The third method mentioned here is dumpster diving. “Dumpster diving” means that you could find something valuable in the garbage of others – among things that others have thrown to the dumpster as worthless, or that others wouldn’t go near. This method is based on the idea that we are always, in a way, musical colonialists. We go somewhere, and we take something which is not ours. If we work with music in an artistic and reflective way, we shouldn’t believe that a specific type of material, for example dealing with sounds in an “abstract way” (whatever that might be) is more authentic. In this sense no materials ‘as such’ should be forbidden to approach in composition. This attitude forwards a fearlessness: anything could potentially be brought to our musical laboratories and made the object of a critical survey.
Final Words about “New Voices”
The subjects at the Saturday seminars are general and concern the relationship between composition and the society from some specific perspective. For example, this fall the first seminar had the title “Kan man utdannes til å bli avantgardist?” (“Can you be educated as an avantgardist?”). Many composers have a long education, and at the same time art music, as any form of art, often stands in opposition to established truths. The seminar discussion concerned the ambiguous situation of a composer as an ‘educated artist’. The second seminar had the title “Om Pippi Langstrømpe, anarkisme og komponisme” (“Pippi Longstocking, Anarchism, and Composerism”). Astrid Lindgren’s book character Pippi Longstocking is an anarchist. She finds surprising solutions in situations that often involve specific, social power dynamics, revealing something absurd about the society. Pippi Longstocking manipulates the situations, usually verbally, and turns them around. She shows the absurdity of some of the assumptions people carry, blinded by their conventions and social habits. At the seminar we read and quoted directly from Astrid Lindgren’s books, and related Pippi’s attitude towards the society to the field of musical composition. The third seminar had the title “Musikkens grunnstoff – noe annet enn lyd?” (“The Basic Material of Music – Something Other than Sound?”). The question concerned musical formalism stemming from the Romantic Era, and how this relates to, what could be called, “sonification of music”, in the modern society.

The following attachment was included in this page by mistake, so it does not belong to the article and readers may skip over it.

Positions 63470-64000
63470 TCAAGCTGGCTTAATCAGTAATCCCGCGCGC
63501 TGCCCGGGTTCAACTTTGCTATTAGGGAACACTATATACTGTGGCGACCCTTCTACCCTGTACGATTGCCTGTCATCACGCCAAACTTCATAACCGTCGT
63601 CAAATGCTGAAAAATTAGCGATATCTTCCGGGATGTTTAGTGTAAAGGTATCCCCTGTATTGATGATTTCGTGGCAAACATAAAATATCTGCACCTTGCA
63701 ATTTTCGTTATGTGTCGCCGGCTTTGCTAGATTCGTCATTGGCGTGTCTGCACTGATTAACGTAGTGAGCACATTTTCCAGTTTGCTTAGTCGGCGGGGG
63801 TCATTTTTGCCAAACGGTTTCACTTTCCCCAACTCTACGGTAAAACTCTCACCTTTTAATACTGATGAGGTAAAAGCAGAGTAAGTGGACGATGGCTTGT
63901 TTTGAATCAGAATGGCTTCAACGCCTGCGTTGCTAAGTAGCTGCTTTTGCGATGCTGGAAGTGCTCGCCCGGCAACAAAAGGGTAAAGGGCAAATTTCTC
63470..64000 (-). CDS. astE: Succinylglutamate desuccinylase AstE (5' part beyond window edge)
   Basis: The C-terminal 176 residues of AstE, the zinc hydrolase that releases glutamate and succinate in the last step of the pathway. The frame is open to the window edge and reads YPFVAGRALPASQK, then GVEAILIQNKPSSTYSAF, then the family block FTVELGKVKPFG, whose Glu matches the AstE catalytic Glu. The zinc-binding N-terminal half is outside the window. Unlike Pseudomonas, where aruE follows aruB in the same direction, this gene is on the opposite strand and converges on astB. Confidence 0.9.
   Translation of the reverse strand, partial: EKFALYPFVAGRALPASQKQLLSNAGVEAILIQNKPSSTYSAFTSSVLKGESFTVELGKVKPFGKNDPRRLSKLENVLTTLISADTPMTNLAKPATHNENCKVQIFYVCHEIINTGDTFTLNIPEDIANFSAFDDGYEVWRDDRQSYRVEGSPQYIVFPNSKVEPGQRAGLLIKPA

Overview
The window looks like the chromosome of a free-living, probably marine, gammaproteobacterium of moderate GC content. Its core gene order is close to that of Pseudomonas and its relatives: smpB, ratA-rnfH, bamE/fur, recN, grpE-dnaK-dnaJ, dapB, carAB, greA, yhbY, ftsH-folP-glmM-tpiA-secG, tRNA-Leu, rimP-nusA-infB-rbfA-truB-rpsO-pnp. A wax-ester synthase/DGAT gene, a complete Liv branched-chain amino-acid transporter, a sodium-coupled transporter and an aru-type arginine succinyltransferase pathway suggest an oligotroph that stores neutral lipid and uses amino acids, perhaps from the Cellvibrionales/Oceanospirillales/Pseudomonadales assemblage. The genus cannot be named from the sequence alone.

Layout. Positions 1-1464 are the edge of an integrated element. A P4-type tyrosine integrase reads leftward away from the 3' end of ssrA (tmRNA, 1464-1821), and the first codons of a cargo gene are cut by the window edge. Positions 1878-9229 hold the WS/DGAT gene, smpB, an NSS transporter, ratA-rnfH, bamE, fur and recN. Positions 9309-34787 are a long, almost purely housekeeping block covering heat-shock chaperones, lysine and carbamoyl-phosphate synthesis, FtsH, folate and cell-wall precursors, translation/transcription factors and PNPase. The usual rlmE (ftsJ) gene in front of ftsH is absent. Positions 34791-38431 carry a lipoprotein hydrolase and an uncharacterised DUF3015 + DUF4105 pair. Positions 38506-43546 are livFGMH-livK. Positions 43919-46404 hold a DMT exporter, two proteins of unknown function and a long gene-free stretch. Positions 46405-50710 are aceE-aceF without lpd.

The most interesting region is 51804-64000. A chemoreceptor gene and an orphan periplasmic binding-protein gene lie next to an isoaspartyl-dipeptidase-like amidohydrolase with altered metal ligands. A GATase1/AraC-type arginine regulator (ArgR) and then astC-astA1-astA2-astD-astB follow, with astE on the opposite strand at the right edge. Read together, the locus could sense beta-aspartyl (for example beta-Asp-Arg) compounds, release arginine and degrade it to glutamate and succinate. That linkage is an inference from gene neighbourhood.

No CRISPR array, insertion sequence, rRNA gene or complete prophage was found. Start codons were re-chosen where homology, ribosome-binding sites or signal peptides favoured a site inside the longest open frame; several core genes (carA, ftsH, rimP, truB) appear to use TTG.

The project “New Voices” is my personal initiative, also in the sense that it is my personal economic risk. I receive public funding, and hope this can continue for a while to go. You can find information in English at: http://box2004.temp.domains/~nyestemm/sample-page/
One of the delightful things have been that several boys, too, have been participating in the seminars on Saturdays, and they have shown plenty of interest in the subjects. Many of the male composers – or composition students – have been eager to raise questions about their social identities. The fight for a more equal field in composition doesn’t need to be a fight between two genders, but it can be an exploration that anyone is free to participate in.